If you can’t tell by my goals and the pressure I put on myself to meet those goals, I want the dream. I want the day-job-writer so I don’t have to wake at 4:30 in the morning so I can get words on my novel. It’d be much nicer writing them at 6:30. Then going for a run or a swim. Then writing some more. Get some lunch, prep dinner for the family, work on revisions while the kids do their homework. Family time after dinner. Leisurely reading before bed. Maybe I’d even be able to play video games again–no, the jury’s out on that one.

So that’s the fun side, the daydream. The reality I see is a calendar with dates circled in red and maybe occasionally getting up at 4:30am so I can make a tight deadline or simply because I had such an awesome scene to write, I couldn’t wait until 6:30 and had to get up and get to it right away.

There’s more to it, I know. And maybe one day, I’ll see for myself. If that’s your goal too, I wish you a healthy sprinkling of muse-dust.

Happy Writing

Dawn

Today’s post was inspired by Forward Motion’s Merry-Go-Round topic,  “What Professional Means To Me”.  If you want to get to know nearly twenty other writers and read about their ideas, then check out the Merry-Go-Round Blog Tour. Bonnie is up next at Cowgirl in New England.

Rating The Writer: My Strengths

FMWriters is traveling the web via the Merry Go Round Blog Tour. Site members have grouped together to write monthly on themed topics and turn the blog tour concept on its head: we’re not the ones touring: you are, as you read one writer’s perspective after another. This is my contribution to the Merry Go Round Tour. Enjoy your ride. ~ Dawn

So now you want to rate myself? That really is what this topic means. One a scale of 1 to 10, where am I a 10? Or at the very least, an 8? This is all a matter of perception of course, so if you’ve read my writing, feel free to comment on how wrong I am.

10: Ideas. I always seem to have these awesome world or conflict or character ideas. Every story I finish is fun to write (sure, some are tough trying to make my ideas actually, you know, work.) or rewarding in some way. Most of my stories begin as an idea story and develop into something more.

9: Dialogue/Description: let’s face it, these guys are best buds. If you’re lacking one, the other has to compensate big time.  Dialogue. I’d like to think my dialogue is clever and snappy. Some of my older stories are a bit lacking; the dialogue really was just a way to convey information (unartistically, I might add). I’ve gotten better at it, and I think my current stories has the dialogue a bit more natural but still advancing the story. Description. I try to treat my setting as a character to the point of why is it in the story in this manner and what effect does it have on the story. As such, I try to incorporate it into the narrative from the get-go. Some stories have had better results than others. Fortunately, there’s always the next revision to fix what I’ve missed.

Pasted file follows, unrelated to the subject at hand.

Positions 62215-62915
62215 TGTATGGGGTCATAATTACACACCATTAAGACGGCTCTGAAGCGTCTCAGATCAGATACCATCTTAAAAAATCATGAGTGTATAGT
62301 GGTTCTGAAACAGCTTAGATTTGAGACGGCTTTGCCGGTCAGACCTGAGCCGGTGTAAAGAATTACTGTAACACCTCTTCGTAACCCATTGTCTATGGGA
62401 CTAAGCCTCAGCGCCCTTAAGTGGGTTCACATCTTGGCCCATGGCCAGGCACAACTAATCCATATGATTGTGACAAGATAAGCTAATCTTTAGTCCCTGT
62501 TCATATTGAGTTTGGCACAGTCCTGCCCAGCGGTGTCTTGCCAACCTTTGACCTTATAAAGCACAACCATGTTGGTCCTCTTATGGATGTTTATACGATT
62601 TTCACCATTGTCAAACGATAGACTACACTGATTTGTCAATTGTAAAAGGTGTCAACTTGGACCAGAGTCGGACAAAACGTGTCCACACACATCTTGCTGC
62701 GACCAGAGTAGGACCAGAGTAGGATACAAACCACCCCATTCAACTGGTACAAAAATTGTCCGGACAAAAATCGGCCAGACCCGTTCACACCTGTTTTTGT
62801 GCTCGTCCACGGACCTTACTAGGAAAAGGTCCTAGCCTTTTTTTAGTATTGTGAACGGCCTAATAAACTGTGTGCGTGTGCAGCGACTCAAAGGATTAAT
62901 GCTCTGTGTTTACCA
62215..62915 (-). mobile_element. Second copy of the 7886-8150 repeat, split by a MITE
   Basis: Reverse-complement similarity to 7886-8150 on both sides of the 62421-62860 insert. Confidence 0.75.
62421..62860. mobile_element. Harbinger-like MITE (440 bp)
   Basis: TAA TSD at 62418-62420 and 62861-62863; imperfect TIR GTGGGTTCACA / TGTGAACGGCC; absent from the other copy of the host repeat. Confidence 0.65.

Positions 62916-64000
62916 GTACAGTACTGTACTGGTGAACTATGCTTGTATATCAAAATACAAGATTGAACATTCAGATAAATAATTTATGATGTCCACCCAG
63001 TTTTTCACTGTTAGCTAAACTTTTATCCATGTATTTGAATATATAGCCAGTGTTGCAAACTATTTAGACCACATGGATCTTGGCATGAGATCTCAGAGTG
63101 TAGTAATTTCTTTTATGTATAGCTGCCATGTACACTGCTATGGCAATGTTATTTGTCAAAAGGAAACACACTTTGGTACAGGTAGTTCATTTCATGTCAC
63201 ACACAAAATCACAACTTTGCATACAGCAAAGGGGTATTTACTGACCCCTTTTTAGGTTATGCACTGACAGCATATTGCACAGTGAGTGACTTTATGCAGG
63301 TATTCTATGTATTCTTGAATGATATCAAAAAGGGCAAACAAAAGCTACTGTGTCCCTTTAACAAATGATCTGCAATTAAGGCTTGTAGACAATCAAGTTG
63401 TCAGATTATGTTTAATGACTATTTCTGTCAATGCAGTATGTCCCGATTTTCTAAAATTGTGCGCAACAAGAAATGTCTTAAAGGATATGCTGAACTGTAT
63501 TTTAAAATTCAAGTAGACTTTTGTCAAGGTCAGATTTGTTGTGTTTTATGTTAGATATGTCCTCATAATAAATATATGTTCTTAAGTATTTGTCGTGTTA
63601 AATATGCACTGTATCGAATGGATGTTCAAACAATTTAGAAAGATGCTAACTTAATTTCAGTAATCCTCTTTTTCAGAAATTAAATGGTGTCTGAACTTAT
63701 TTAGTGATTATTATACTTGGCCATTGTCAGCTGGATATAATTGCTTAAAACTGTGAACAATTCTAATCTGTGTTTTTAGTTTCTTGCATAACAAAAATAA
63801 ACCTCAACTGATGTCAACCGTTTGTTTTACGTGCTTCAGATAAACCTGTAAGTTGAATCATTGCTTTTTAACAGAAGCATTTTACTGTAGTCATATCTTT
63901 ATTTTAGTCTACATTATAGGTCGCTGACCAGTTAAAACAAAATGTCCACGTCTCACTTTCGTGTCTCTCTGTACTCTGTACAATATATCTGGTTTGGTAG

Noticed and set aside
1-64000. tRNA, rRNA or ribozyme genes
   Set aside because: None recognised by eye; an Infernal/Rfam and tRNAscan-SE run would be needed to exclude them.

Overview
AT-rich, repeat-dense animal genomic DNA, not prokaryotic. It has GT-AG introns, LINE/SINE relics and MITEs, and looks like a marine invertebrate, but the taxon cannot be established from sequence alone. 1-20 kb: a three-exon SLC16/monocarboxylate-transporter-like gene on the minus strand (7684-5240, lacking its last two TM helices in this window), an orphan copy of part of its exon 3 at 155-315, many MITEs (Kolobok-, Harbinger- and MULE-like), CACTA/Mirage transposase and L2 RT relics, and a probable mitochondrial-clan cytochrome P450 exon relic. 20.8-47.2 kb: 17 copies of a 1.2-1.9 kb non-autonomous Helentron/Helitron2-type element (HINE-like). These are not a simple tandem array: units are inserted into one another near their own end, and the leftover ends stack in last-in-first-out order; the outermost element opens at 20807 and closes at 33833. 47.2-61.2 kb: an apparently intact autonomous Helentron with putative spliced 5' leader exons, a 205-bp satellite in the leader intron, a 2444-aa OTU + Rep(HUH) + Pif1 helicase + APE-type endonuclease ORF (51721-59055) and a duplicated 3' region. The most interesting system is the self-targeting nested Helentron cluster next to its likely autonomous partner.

8: Conflict. I always have conflict and often try to place it on two of  a possible three levels: a) how it affect the character physically, b) how it affects the character mentally (internal conflict), and c) how it affects the world. Sometimes I do overcomplicate it with all three, and have to tame it back down to two. (Three is okay in a novel, just overwhelms a short story).

7. Characters. My characters usually have rich, complicated backgrounds filled with childhood trauma or angst of another nature.  I’m still playing with how much to show and sometimes how to show it.

6. Worldbuilding. I like to think my fantasy and science fiction is unique in its own way, whether it’s the magic system or a religion I created. I’ve had a couple of early flops, and my editorial feedback has been “generic fantasy”. I’ve been working on that!

5. Voice. I have to be honest, voice is something that either pops in my head full blown (both my published and accepted stories came into being this way), or I need to spend time growing the character and learning their voice. Some of them, I never quite hear myself. Those are the stories that need more work, but alas, I’m trying to work on these in my next stories.

4. Humor. I suck at humor. One of my better stories has a humorous edge to it, but it was a complete and utter accident. I didn’t do it, my character did. I keep asking him for help with my other stories, but he’s off somewhere having a drink.

3. Twist Endings.  These are extremely difficult. Endings are tough in general, but getting one that really snaps into place takes a lot of work. I’ve gotten the perfect ending a few times, and some simply feel right, but I need to keep working on these.

2. Horror Stories. Seriously. I am so afraid of scaring myself, I have to be careful what I write. I will never ever in a million years write horror. Well, maybe dark fantasy but not straight hell-demon fiction. No way, mama.

1. Sex scenes. Fade to black, FTW. Sex is one of those things that I know my characters do, need them to do for their romance subplots to work out properly, but do I need to sweat out those details word for word? The way I see it, you’ve got just as active an imagination as I do. You want a sex scene? Then you take that fade to black and knock their socks off. Or yours. Just don’t tell me about it.

This doesn’t include every element of writing, of course, but enough to know I’m keen on what I need to work on. I hope I’m on the right track.

Happy Reading & Writing!

Dawn

Today’s post was inspired by Forward Motion’s Merry-Go-Round topic, What I Do Best (My Writing Strengths)”.  If you want to get to know nearly twenty other writers and read about their ideas, then check out the Merry-Go-Round Blog Tour. Bonnie is up next at Cowgirl in New England.